2013: I’m standing in the copying room, waiting anxiously for the copying machine to warm up and print a working plan. While waiting, all the sounds in my head went silent and I was finally feeling proud! After fourteen weeks of summarizing a huge amount of project relevant information, negotiating timelines, aligning between different projects, finding the best resources to do the work and finally transferring the plan into Microsoft MS Project, the working plan will finally be ready and available in hard copy! I can even pin it to my backboard, share it with all the relevant departments and all the uncertainty that is holding back my teams will soon be gone!
My journey started heading a centralized department within a medical device development organization. During that I was facing project timeline complexity, which resulted in corresponding resource challenges. Also, different projects have different complexity levels and an ongoing timeline rescheduling which needed thorough planning, follow up resources and capacities for the department. More and more information was needed to arrange the required work-packages and with this the department was only becoming an even more centralized organization, involving me in all the decisions. It was obvious that a clear documented workload plan is needed to assign transparent tasks and roles. The amount of discussions and decisions that required my personal engagement was no longer manageable, leading to a significant queue in my inbox, poorly challenged decisions and, above all, exhausting daily arguments with project leads. The more I worked, the harder I failed.
2013: The printer is in action: will this working plan allow every one to live happily ever after?
About 30 seconds left before a 3-meter long MS project printout in a size 10 Arial font – sorted by projects and activities – will be completely printed out. My phone rings: it´s one of the project leads requesting a change in the plan. My eyes stare at the busy large format printer while the very thought of the necessity to either reprint or do pencil corrections makes me feel queasy just the second the printer finishes his job. Four hours and just 3 calls later, my plan needed significant revision. Two days later it was simply rubbish!
This was the first time I completely questioned the theory, that even with quite easily planned tasks (since most of the relevant steps were clear and done several times), it is just a question of discipline to conform with the plan. I also had to recognize that in some cases it took more time to groom the plan than doing the actual work!
„Do the planning, but throw out the plans.“ – Mary Poppendieck
It was hard to realize that continuing with what I was doing would lead to nothing but a collective burnout of my whole department – and me, of-course. With this awareness of the current situation, I resorted to different methods for organizing work, leading teams and operating in multi-complex environment. Within my journey I found some unfamiliar practices that are used within the software development for organizing work structures in teams – the scrum framework. First, I thought that it might be a madcap idea to put some effort in a system that was invented by and for leading quirky IT nerds doing their work. But the deeper I dived into the topic, the more I realized that it was not just a simple management tool – it was about enabling an innovative and collaborative work environment, empowering people and creating value.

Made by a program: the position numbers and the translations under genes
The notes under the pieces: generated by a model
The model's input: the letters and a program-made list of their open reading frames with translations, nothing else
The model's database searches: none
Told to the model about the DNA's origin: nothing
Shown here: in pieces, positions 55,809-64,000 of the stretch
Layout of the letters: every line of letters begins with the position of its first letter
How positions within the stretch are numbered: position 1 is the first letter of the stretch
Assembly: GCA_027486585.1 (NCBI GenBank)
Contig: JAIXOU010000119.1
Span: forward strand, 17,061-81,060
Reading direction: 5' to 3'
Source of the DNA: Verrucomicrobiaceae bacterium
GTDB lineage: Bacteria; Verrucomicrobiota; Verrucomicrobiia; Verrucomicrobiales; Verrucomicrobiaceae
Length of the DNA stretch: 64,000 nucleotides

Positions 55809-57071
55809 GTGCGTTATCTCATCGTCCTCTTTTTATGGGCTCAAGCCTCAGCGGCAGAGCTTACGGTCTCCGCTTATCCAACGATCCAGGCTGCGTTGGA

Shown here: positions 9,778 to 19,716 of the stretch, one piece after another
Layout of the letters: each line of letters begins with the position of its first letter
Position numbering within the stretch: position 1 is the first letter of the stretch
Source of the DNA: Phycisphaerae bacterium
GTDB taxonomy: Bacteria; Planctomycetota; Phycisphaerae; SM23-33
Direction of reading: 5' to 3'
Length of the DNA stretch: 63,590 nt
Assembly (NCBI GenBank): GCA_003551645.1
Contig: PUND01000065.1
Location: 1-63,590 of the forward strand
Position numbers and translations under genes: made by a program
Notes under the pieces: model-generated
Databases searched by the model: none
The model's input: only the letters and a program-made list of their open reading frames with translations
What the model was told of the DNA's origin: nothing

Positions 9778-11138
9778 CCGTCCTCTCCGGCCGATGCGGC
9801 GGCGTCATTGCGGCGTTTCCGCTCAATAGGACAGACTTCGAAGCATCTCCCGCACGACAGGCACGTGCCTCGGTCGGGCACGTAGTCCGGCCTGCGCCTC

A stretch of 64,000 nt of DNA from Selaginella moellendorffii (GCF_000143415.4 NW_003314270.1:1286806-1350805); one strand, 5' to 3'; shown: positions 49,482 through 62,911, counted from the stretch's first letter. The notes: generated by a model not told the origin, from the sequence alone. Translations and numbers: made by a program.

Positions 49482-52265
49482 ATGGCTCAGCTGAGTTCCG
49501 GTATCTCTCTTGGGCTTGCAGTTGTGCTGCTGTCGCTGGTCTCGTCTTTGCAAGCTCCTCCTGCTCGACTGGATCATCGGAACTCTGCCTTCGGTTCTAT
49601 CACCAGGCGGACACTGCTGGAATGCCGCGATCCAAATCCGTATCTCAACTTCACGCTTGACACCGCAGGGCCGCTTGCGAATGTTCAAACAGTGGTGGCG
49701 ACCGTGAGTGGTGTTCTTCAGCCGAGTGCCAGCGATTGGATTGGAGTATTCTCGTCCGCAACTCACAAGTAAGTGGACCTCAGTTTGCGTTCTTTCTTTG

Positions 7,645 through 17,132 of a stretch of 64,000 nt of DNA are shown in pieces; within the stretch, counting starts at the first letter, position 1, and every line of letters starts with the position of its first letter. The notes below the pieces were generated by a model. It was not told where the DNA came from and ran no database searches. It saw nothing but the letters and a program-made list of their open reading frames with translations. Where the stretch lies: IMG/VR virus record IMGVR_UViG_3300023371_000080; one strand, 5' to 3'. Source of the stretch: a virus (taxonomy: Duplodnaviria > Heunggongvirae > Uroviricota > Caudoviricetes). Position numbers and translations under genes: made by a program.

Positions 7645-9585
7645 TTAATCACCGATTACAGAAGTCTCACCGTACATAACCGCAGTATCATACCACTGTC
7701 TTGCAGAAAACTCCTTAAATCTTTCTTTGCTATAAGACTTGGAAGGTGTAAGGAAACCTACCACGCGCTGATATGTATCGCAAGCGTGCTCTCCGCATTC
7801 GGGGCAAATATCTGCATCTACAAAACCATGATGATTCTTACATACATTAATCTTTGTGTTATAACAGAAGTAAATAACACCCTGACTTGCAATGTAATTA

Human brains are destined for trying, creating, failing and then starting all over and recreating again. Our creations of technologies, systems, communication platforms or entertainments are developing in an exponentially increasing complexity in order to cope with our creative brains demanding innovation. If we want to lead or be part of any organization or culture, we need flexibility and corresponding collaborative organizational structures and systems. I hope with this block we can help you to find some inspiration and ideas to make your own experiences!
Enjoy your journey while #EMPOWERING.TEAMs
5 Replies to “How it started…”
Fourteen weeks of work, and… “Four hours and just 3 calls later, my plan needed significant revision. Two days later it was simply rubbish!”
I really enjoyed this description of an important “Aha moment”. Thank you, way to go Thomas!
Thank you Celine – it indeed was one of the most impressive experiences in my professional career.
BTW you may want to add to your book list #Hyperlean by my friend Cecil Dijoux https://www.amazon.com/hyperlean-EN-advent-digital-really/dp/1981271791 An excellent read. Cecil’s blog is here https://thehypertextual.com/
Thanks for the recommendation! – It is already ordered :-).
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